Red-Light District Dims as Zurich Bankers Curb SpendingPatrick Winters and Jeffrey Vögeli
Zurich’s red-light district is dimming. Bankers who have been core patrons of the city’s sex industry and cabarets are curbing spending.
The venues of Langstrasse -- or long street -- are closing, replaced by hipster bars, techno clubs and even a backpackers’ hostel. Like the finance industry, the sex trade has opted for a lower profile.
“Times have changed,” said Kevin Joliat, the manager of the Petit Prince nightclub in central Zurich. “Bankers really have to show who the client was, why they spent the money and was it really necessary,” said Joliat, who once worked at Zuercher Kantonalbank, Switzerland’s largest state-owned bank.
The decline of erotic entertainment highlights a changing culture in Zurich as banking jobs ebb and public opinion turns against inflated bonuses. That and smaller budgets for entertaining customers have deprived the clubs and bars of a key customer base.
Bank rules on expenses have become stricter, said Balz Stueckelberger, head of the Employers Association of Banks in Switzerland, which is based in Basel.
“People use a more targeted approach now, with more processes and rules,” he said. “Nightclubs don’t feature in those.”
While police in New York cleaned up Times Square and London’s real-estate boom overwhelmed the Soho district, Zurich’s red-light district has been hit also by the fallout of the 2008 banking bust. That’s when UBS AG, Switzerland’s biggest bank, was bailed out by taxpayers. Since 2009, the number of full-time financial-services employees in Switzerland has dropped by 6,000 to 105,000, Swiss National Bank statistics show. Banking’s share of the national economy has also declined, according to researcher BAK Basel.
Street prostitution is allowed in the city at stipulated times and areas. Every sex worker requires a police permit, according to a city-issued prostitutes handbook.
From a peak of 252 brothels in 2011, there were 160 at the end of 2013, said Judith Hoedl, a police spokeswoman. The number of prostitutes arriving in Zurich fell last year for the first time since at least 2010, she said.
Restaurateurs are feeling the pinch, too.
Bankers -- who once ordered a la carte, drank wine, cognac or grappa and tipped generously -- now often opt for mineral water and set-price menus, said Sepp Wimmer, who runs the Zunfthaus zur Waag restaurant, about 50 meters from Paradeplatz, the heart of Zurich’s banking district.
“People go all-out less than before,” he said.
The Langstars backpackers hostel, which opened in 2011, highlights the changing face of Langstrasse. Flanked by strip clubs and brothels, the hostel’s bar offers live music catering to young travelers.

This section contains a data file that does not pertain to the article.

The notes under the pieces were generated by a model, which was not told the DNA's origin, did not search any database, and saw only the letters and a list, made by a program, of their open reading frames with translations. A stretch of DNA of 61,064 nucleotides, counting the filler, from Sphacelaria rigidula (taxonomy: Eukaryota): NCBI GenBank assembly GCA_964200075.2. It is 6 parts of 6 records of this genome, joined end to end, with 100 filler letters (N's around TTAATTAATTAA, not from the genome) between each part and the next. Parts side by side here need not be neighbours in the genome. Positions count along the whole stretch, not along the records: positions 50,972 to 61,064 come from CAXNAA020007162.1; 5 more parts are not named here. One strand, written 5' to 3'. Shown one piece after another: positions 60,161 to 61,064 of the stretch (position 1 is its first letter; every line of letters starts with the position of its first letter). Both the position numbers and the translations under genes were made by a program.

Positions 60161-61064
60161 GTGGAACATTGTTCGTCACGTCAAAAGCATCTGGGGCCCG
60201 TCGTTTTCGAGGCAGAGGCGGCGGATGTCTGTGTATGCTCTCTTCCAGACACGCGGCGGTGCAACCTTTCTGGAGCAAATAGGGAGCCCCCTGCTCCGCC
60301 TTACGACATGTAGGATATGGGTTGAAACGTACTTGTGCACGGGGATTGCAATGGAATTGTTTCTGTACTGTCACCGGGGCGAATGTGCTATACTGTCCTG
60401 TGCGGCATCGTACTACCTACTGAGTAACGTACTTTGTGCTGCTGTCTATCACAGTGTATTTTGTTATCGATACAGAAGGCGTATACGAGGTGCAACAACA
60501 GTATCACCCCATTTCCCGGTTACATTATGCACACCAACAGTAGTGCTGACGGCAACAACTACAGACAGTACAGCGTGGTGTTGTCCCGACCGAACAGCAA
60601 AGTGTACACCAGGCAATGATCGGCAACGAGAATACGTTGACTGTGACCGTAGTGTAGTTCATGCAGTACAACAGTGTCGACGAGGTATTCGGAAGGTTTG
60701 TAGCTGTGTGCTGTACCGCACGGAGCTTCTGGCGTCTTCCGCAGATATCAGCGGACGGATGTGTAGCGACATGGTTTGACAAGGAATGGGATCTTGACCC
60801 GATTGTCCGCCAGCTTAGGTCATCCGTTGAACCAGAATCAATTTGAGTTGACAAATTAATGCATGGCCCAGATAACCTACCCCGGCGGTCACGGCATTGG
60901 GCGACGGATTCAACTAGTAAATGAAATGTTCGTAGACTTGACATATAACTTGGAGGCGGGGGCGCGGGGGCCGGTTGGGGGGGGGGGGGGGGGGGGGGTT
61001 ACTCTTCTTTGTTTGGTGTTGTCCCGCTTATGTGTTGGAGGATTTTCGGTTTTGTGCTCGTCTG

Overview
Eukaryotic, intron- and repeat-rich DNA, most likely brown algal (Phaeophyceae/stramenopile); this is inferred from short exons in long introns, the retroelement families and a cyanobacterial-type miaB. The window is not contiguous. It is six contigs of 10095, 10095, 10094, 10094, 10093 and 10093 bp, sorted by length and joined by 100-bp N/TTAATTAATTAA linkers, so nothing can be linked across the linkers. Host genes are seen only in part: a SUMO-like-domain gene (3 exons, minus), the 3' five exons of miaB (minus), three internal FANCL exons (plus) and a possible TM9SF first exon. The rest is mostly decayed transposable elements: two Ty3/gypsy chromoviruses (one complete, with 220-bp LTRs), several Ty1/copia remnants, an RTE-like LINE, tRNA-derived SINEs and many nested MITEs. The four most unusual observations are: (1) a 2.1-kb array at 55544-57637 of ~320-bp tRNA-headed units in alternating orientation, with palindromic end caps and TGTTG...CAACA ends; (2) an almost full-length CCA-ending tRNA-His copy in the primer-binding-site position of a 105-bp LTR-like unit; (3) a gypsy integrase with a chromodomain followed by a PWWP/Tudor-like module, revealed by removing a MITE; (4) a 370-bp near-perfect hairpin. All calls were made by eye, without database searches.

Langstrasse is just under a mile long in a traditionally working-class area that borders tracks running into the central rail station. Soldiers from a nearby army barracks that closed in the 1980s had helped brothels and strip clubs flourish; they were supplemented by bankers during the boom years.
Surging drug use prompted a clean-up that began in 2000 and included zero tolerance of dealing in public or private courtyards, and greater oversight of sex businesses.
“Just while standing here we would have been asked several times if we wanted to buy something and there probably would have been someone sitting right here, shooting heroin,” said Alexandra Heeb, a police official, gesturing toward a wall opposite Restaurant Sonne, one of Langstrasse’s most established meeting places for escorts and their clients.
The exotic dancers at the Night2000 Cabaret say clients aren’t throwing money around like they once did.
“It’s hard work; you always have to negotiate,” said Jenny, a 38-year-old Thai dancer in a black halter-top dress. “A couple of years ago it was big bucks,” she said, with patrons buying champagne starting at 390 francs ($430) a bottle.
In addition to declining patronage by bankers, Zurich’s cabarets -- basically strip clubs -- have been closing because of higher costs compared to Germany and France and competition from so-called sauna clubs, said Maurus Ebneter, a spokesman for Asco, an association of Swiss cabarets. Sauna clubs are large, out-of-town brothels that charge an entry fee for access to pools, showers and saunas in addition to the cost of engaging the sex worker.
To move prostitution away from residential areas, the city tested sexboxes -- where garages are adjacent to small cabins -- in a desolate industrial area in August 2013. The experiment was deemed a success, city officials reported this month, though prostitutes earned less because they were removed from the nightlife of the center.
While all that has lured away a chunk of the client base for cabarets, Ebneter says they’ll continue to be in demand.
“I’m convinced that there is still place in Switzerland for a couple of dozen cabarets,” said Ebneter. “Who goes to a sauna club with his business customers?”
Joliat, Petit Prince’s manager, said his club targets well-heeled older clients: bankers, lawyers and entrepreneurs. Anonymity is highly valued. Petit Prince has a selective door policy for escorts, letting in those who are nicely dressed and friendly, he said.
“No one has to know what they are doing,” said Joliat. “What goes on inside, stays inside.”